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BMC Genomics. 2015 Sep 3;16:671. doi: 10.1186/s12864-015-1872-y.

Genomic consequences of selection and genome-wide association mapping in soybean.

Author information

1
Department of Plant, Soil and Microbial Sciences, Michigan State University, 1066 Bogue St., Rm. A384-E, East Lansing, MI, 48824-1325, USA. wzxsoy@msu.edu.
2
Department of Plant, Soil and Microbial Sciences, Michigan State University, 1066 Bogue St., Rm. A384-E, East Lansing, MI, 48824-1325, USA. boyse@msu.edu.
3
Soybean Genomics and Improvement Laboratory, Agricultural Research Service, United States Department of Agriculture, Beltsville, MD, 20705, USA. qijian.song@ars.usda.gov.
4
Soybean Genomics and Improvement Laboratory, Agricultural Research Service, United States Department of Agriculture, Beltsville, MD, 20705, USA. perry.cregan@ars.usda.gov.
5
Department of Plant, Soil and Microbial Sciences, Michigan State University, 1066 Bogue St., Rm. A384-E, East Lansing, MI, 48824-1325, USA. wangdech@msu.edu.

Abstract

BACKGROUND:

Crop improvement always involves selection of specific alleles at genes controlling traits of agronomic importance, likely resulting in detectable signatures of selection within the genome of modern soybean (Glycine max L. Merr.). The identification of these signatures of selection is meaningful from the perspective of evolutionary biology and for uncovering the genetic architecture of agronomic traits.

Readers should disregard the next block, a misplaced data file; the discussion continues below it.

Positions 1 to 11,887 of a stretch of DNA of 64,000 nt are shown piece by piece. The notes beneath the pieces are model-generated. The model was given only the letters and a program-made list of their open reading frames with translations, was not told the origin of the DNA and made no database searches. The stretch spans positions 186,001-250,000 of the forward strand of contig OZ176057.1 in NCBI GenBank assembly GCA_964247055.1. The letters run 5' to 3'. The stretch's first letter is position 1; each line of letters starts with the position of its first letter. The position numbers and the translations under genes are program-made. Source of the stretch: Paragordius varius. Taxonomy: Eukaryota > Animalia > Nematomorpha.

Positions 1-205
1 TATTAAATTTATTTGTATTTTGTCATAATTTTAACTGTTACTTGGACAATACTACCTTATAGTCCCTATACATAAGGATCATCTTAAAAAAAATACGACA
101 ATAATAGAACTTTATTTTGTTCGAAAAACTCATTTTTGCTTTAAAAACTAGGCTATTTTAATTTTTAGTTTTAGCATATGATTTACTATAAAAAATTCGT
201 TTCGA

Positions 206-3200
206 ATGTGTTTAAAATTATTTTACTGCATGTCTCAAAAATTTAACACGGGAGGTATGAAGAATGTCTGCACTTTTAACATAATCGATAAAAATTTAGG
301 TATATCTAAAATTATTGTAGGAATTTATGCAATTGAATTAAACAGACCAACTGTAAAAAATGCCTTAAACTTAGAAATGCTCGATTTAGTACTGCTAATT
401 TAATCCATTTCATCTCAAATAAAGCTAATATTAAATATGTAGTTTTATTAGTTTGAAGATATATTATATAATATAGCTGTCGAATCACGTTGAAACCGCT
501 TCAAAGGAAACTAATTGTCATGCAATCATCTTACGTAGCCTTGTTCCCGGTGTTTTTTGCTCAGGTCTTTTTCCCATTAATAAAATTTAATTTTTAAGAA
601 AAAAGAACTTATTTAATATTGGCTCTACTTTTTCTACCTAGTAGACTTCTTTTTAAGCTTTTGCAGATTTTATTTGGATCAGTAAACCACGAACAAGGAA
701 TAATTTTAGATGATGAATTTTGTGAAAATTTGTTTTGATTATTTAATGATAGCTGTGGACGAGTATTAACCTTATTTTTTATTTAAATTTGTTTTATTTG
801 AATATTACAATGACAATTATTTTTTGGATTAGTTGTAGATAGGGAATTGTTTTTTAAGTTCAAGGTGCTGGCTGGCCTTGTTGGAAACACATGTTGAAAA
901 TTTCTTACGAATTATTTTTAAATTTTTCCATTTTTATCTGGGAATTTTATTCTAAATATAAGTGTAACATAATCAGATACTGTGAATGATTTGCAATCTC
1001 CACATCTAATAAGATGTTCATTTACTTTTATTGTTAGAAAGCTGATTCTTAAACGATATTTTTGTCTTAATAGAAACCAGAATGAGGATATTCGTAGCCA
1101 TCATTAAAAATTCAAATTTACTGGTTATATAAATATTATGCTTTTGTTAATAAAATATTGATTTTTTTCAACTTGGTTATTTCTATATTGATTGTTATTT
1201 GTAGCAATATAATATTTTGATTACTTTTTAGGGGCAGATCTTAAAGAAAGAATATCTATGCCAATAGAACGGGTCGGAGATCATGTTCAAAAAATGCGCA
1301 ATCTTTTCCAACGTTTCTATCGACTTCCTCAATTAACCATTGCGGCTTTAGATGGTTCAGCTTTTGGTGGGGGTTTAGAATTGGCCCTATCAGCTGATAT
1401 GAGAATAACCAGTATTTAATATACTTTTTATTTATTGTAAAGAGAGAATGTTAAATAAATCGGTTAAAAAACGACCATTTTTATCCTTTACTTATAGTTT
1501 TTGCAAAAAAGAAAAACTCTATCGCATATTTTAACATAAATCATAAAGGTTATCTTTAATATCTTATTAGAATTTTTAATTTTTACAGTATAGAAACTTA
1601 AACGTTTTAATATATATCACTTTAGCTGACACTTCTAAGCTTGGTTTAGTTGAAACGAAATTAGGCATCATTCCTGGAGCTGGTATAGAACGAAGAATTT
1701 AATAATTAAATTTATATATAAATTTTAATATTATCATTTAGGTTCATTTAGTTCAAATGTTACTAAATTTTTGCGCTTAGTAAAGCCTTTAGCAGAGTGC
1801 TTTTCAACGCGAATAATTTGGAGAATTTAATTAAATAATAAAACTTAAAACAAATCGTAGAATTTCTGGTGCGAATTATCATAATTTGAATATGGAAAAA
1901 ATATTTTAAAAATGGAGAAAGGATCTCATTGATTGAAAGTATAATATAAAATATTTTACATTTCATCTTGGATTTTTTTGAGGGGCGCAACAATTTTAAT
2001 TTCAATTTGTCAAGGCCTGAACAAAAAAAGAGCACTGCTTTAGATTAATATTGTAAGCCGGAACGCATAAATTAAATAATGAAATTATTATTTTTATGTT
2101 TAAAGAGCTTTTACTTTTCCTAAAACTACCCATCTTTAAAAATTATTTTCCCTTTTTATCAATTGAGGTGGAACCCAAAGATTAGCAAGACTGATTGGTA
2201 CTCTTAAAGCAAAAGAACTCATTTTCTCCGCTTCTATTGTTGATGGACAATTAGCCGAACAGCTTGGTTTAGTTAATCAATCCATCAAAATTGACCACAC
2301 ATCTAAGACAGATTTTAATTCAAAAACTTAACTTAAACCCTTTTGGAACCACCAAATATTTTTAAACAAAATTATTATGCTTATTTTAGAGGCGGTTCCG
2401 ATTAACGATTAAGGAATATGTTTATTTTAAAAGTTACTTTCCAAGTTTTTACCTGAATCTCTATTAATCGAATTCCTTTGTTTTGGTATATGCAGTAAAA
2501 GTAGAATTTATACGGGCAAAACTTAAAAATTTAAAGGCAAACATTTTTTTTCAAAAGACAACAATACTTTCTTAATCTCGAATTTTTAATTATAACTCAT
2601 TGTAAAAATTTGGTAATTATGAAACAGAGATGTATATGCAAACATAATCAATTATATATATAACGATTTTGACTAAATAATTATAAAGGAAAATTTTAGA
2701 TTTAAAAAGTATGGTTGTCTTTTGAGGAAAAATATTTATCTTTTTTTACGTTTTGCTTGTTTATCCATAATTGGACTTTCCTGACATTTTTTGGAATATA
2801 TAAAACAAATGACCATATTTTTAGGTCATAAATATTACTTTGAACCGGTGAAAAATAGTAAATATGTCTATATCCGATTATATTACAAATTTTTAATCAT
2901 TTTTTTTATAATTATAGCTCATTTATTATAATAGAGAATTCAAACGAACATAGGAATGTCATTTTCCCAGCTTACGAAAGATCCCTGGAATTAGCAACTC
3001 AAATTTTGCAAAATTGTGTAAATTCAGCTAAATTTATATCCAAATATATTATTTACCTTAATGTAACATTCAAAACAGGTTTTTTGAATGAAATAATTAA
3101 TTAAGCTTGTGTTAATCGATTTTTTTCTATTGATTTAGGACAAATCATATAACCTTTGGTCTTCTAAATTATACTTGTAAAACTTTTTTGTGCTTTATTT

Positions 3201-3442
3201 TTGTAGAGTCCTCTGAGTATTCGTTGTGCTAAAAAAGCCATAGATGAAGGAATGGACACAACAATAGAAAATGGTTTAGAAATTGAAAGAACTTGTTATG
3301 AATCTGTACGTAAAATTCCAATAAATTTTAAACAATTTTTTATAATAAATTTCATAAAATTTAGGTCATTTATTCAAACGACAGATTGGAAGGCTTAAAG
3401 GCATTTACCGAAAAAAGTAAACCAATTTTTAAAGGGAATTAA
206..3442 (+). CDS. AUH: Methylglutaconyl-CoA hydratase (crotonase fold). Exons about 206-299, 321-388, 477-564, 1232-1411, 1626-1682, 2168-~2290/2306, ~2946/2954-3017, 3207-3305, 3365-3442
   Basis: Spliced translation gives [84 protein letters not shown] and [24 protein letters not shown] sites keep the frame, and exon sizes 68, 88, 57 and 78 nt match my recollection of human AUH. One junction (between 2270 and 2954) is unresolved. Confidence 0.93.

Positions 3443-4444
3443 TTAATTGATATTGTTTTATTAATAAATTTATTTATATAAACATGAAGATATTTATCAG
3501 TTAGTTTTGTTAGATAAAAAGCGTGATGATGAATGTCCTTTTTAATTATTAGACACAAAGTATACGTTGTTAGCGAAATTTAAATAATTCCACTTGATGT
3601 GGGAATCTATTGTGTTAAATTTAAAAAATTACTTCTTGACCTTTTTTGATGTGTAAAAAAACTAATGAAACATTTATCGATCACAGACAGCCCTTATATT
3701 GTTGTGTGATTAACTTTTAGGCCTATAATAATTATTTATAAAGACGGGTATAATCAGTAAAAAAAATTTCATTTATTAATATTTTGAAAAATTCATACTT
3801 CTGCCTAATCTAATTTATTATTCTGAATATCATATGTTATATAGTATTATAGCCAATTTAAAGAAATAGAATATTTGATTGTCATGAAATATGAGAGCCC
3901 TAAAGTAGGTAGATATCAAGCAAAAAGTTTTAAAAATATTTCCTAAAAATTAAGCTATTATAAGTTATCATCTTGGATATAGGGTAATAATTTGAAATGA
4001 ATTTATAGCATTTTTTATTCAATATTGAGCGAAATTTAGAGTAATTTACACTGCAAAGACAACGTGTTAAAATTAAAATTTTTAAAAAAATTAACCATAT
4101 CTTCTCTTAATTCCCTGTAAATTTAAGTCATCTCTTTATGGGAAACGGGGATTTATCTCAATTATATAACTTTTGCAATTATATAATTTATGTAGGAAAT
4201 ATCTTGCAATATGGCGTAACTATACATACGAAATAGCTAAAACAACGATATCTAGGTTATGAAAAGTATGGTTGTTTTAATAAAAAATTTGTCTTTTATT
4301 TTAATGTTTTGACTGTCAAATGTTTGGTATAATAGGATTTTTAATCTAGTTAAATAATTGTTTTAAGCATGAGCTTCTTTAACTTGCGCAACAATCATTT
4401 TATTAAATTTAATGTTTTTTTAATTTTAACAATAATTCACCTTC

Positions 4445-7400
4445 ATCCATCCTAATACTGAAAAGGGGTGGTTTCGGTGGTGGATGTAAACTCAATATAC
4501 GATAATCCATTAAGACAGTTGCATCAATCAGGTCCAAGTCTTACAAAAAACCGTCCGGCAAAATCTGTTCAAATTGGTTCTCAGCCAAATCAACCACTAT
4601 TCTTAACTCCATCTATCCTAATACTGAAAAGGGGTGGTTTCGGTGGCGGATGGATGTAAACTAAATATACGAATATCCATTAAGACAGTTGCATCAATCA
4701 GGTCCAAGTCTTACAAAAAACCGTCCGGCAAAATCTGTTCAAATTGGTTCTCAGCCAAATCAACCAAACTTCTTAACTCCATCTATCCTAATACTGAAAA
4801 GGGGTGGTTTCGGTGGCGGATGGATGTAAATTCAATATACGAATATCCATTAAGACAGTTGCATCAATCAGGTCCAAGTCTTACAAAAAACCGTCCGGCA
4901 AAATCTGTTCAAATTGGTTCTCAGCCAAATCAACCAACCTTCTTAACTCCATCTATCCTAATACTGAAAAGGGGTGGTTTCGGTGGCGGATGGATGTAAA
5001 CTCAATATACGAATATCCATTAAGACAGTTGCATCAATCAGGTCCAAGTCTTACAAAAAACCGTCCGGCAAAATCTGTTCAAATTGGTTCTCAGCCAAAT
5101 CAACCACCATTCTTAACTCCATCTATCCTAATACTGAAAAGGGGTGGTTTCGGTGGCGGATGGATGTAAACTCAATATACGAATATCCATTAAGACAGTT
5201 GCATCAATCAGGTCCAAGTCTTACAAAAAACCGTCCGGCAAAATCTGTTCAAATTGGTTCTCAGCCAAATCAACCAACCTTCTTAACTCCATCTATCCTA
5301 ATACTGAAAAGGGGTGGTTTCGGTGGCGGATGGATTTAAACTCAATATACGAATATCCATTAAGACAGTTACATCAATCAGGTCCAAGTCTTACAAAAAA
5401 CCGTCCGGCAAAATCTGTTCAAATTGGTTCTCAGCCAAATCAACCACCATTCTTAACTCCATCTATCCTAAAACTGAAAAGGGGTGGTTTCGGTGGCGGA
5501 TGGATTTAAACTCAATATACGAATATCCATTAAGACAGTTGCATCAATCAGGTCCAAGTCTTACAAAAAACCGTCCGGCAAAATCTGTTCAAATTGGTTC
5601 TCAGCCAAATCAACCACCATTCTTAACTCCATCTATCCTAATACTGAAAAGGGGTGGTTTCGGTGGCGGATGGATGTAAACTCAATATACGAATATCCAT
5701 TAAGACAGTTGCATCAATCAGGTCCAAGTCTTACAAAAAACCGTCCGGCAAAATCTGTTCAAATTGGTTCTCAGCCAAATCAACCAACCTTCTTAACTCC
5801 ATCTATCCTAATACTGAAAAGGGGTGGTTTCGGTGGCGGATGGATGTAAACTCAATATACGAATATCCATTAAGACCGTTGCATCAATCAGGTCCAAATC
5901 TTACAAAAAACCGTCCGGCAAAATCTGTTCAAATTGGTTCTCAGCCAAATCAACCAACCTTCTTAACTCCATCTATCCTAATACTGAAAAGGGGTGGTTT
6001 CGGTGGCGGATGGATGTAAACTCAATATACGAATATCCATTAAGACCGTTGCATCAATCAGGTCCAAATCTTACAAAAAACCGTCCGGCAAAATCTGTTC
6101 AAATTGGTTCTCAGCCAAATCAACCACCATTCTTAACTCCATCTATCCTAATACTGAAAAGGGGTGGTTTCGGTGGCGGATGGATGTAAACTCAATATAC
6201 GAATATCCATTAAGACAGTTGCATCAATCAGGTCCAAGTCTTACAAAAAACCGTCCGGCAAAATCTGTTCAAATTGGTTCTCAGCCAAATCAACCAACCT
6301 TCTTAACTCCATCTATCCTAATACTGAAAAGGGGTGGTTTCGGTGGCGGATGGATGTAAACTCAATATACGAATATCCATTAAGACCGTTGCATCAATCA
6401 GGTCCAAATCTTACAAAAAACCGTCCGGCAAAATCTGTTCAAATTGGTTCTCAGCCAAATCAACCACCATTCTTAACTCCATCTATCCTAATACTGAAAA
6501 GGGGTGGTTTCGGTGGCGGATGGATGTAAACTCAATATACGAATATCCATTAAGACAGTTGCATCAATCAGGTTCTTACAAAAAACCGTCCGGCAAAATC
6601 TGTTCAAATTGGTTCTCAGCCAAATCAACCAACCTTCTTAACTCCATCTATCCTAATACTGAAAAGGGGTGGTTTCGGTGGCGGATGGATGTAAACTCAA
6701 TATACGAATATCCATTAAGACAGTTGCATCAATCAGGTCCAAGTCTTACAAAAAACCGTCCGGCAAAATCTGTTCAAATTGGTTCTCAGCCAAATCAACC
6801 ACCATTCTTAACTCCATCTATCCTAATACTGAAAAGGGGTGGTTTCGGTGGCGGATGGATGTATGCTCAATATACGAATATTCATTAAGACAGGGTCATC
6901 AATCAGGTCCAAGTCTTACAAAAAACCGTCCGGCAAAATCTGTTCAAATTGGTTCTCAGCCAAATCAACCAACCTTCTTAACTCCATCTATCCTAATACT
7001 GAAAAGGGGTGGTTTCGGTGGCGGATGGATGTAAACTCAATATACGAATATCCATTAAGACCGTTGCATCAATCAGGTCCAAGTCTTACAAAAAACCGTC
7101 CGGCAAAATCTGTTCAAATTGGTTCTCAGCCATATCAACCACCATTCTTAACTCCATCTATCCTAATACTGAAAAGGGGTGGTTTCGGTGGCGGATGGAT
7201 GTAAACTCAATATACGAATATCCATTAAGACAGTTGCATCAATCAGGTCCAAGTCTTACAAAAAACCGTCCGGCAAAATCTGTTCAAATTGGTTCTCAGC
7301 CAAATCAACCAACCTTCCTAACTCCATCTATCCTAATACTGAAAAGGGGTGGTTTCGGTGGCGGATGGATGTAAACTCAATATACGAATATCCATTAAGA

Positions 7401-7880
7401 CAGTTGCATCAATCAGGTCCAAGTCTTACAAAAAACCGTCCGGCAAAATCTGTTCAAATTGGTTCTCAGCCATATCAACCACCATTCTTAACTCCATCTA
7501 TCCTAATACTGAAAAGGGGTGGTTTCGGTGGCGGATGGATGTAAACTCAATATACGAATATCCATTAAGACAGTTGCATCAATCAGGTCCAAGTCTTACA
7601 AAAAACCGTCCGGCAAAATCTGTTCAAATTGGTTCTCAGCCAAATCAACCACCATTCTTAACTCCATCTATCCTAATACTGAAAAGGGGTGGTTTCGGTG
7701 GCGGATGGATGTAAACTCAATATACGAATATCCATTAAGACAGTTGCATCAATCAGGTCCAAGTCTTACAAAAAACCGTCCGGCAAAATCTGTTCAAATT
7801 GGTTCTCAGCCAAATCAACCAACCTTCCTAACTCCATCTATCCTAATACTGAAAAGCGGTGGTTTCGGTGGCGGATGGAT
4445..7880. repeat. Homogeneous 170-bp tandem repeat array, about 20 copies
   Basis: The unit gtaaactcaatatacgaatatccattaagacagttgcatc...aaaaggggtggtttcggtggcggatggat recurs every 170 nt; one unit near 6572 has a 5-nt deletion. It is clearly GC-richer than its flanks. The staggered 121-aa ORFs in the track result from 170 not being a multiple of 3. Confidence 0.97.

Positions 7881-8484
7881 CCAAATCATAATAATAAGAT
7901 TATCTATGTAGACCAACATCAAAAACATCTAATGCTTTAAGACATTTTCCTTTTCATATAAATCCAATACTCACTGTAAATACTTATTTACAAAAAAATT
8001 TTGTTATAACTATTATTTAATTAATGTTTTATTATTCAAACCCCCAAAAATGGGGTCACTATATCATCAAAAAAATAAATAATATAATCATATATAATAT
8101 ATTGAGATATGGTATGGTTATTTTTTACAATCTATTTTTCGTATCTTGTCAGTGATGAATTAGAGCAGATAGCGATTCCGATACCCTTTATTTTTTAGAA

RESULTS:

To this end, two populations of soybean, consisting of 342 landraces and 1062 improved lines, were genotyped with the SoySNP50K Illumina BeadChip containing 52,041 single nucleotide polymorphisms (SNPs), and systematically phenotyped for 9 agronomic traits. A cross-population composite likelihood ratio (XP-CLR) method was used to screen the signals of selective sweeps. A total of 125 candidate selection regions were identified, many of which harbored genes potentially involved in crop improvement. To further investigate whether these candidate regions were in fact enriched for genes affected by selection, genome-wide association studies (GWAS) were conducted on 7 selection traits targeted in soybean breeding (grain yield, plant height, lodging, maturity date, seed coat color, seed protein and oil content) and 2 non-selection traits (pubescence and flower color). Major genomic regions associated with selection traits overlapped with candidate selection regions, whereas no overlap of this kind occurred for the non-selection traits, suggesting that the selection sweeps identified are associated with traits of agronomic importance. Multiple novel loci and refined map locations of known loci related to these traits were also identified.

CONCLUSIONS:

These findings illustrate that comparative genomic analyses, especially when combined with GWAS, are a promising approach to dissect the genetic architecture of complex traits.

PMID:
26334313
PMCID:
PMC4559069
DOI:
10.1186/s12864-015-1872-y
[Indexed for MEDLINE]
Free PMC Article

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